When I was growing up in Chennai, I always aspired for the next level of biking. As a wee lad in kindergarten riding trikes, I aspired for a bike. Then from a 14” junior bike to a grown up 20” BSA. Then came “bikes with engines”. So cool, especially if you were a teenager in the late eighties as the 100 cc exploded in India. Ind-Suzuki’s 100 CC, KB100 (remember the cool cheetah ad), Hero Honda CD 100 and off course the ultimate Yamaha’s RX 100 (still a favorite two decades later).
But lurking around for more than 5 decades then (more than 7 decades today) as the ultimate riding machine was the Royal Enfield Bullet Classic 350. It was awe inspiring to see it thump by you on the road. The rider assumed a god like aura. Some one riding a Bullet should not be messed with. I spent some good trips on a friend’s bullet during my college days. But I could never adjust to the gear level and the brake pedals on the wrong side (or the right side for a classic bullet-eer).
When I moved to the US I had the chance to ride some of the biggest bikes I could lay my hands on. Harleys, Victories, Triumphs, and some of the Japanese made cruisers and I enjoyed all of them. But some thing was missing. Then I had the chance to ride a RE Classic Bullet EFI 500 in April 2009. The old memories came back and my resolve to get back on the bike and ride again surfaced.
Shortly after this I re-located to Chennai and I found myself in the Royal Enfield’s showroom in Adyar. To my disappointment, I discovered that they do not sell the Classic 500 EFI in India (RE launched it in early 2010). The sales manager, Venkat, was kind enough to offer me test rides on the 350 cc models and I reluctantly took the rides. The machines were all great. I preferred the standard 350 and Electra over the Thunder bird.
I was resigning myself to wait for some months for RE to launch the 500 EFI, when I saw another test ride machine in the back of the lot. Painted in a military green (I learned later that it is called Alberto green) and chrome, the machine gave off vibes of power and menace that I walked up to to look at it.
A simple painted sign on the tool box cover read 500 cc. I first though that this was some ones practical joke as the bike looked more like a classic 350 or an Electra. As I turned away the Venkat said, “That’s a Machismo 500”. Do you want to test ride it?”. Does a dog wags it tail when you show it a treat?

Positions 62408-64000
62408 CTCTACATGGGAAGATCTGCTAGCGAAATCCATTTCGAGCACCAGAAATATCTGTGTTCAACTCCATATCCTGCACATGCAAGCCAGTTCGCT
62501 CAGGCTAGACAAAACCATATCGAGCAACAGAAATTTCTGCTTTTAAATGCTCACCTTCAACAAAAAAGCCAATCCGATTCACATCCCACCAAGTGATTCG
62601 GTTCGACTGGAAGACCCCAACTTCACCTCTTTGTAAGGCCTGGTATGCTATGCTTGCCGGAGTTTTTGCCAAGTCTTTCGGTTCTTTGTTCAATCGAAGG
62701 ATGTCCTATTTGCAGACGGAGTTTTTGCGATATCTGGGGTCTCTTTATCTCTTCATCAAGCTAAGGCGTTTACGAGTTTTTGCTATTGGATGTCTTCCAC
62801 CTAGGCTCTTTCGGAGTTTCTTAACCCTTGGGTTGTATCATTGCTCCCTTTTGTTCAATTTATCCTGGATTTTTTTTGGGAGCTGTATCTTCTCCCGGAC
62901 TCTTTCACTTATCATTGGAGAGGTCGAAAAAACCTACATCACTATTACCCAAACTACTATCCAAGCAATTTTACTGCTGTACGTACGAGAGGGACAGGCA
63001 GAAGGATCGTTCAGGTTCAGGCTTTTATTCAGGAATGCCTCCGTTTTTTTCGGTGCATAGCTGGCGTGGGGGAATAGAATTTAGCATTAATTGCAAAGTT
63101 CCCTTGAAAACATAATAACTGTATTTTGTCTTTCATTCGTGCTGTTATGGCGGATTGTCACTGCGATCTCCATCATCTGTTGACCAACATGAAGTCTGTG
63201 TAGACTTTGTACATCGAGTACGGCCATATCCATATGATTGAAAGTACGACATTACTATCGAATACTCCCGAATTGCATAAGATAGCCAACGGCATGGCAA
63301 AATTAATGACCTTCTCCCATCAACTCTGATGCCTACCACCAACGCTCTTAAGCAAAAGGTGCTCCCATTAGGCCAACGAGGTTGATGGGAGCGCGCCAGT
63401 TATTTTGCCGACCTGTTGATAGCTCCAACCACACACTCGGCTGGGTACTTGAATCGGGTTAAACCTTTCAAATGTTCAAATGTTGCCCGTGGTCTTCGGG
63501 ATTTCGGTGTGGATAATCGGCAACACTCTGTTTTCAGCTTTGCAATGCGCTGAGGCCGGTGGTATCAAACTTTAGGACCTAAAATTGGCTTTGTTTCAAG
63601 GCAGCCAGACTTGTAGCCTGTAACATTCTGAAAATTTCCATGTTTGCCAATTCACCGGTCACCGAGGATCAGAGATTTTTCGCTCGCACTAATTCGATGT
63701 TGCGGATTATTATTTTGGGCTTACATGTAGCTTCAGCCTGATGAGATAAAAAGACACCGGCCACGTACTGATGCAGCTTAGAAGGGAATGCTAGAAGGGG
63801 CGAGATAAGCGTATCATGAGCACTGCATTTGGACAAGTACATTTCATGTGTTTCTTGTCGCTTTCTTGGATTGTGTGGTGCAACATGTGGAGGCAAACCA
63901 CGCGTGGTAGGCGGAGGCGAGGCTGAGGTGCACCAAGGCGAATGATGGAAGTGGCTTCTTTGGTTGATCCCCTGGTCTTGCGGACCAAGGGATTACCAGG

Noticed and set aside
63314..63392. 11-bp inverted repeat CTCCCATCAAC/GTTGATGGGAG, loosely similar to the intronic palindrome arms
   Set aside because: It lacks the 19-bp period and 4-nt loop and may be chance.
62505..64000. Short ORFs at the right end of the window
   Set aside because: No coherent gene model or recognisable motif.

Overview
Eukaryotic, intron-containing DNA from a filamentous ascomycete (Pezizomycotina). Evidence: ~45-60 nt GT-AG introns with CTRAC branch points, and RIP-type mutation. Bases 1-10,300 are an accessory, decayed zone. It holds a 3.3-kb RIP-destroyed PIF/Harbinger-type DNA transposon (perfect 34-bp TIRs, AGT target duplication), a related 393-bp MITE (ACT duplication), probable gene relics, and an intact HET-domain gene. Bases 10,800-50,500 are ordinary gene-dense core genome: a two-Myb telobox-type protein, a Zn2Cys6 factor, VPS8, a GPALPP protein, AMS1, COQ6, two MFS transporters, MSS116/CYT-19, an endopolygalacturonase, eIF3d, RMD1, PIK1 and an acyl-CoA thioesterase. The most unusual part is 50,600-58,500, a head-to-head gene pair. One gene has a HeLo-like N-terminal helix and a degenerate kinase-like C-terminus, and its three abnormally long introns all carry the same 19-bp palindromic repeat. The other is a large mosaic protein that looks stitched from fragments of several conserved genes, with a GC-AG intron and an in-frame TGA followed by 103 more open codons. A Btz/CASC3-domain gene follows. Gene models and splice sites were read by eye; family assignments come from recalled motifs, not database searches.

We tooled the bike out of the lot onto the road and stood it up on its stand. The battery was dead and hence I had to kick start the bike. I went through the motions, dry kick 10 times, partially decompress, wait for the “woosh” and tightening of the kick start lever, fully decompress and kick. Man, the bike started with a sweet thump, music to my ears. Once on the bike, I immediately felt the power, its raw torque and the deep thump coursing up my legs. The sensation was amazing and any further descriptions will require censor board reviews.
I spent almost 30 minutes on this test bike that day. I was convinced and hence I made plans. The next day, I made it a point to pass the showroom with my wife and daughters. Again test ride on the Royal Enfield Machismo 500 but this time my wife and the girls taking turns to sit in the back. Universal opinion from the ladies, this bike is scary, very noise and very quick. I immediately wrote a cheque for the full amount and booked a black Machismo 500.
11 days later, I got a call from Venkat. Your bullet is waiting. I picked the Bullet in the afternoon of a Friday. I immediately fell in love with this black machine.
Today, I go to work because I can ride this bike out to work and back. Every time I stop at a red light and I see the looks from other rides on Pulsars, Yamaha’s and Apaches, I just rev the engine a bit. My way of staying “Don’t even think about it”. And when I make those long rides on highways and see other bikers trying to keep pace I let them for some time and then open up. I have taken this Royal Enfield Machismo 500 to 140 kmph on the Bangalore – Pune highway for over 90 kms without a break (actually I needed one to quite my racing heart).
Always remember these basic principles when you ride:
- Maintain your bike well. Respect it and it will never disappoint you.
- Always do the 5 point check before you ride every time: Fuel check, brakes check, electrical check, oil check and basic tool kit for emergency
- Always, and I mean always, wear a helmet when you ride your bike
- For longer rides, wear appropriate safety gear and if you are a serious rider get yourself good riding armor.
- Riding should be a thrill but always ride within your capability.
Ride safe folks!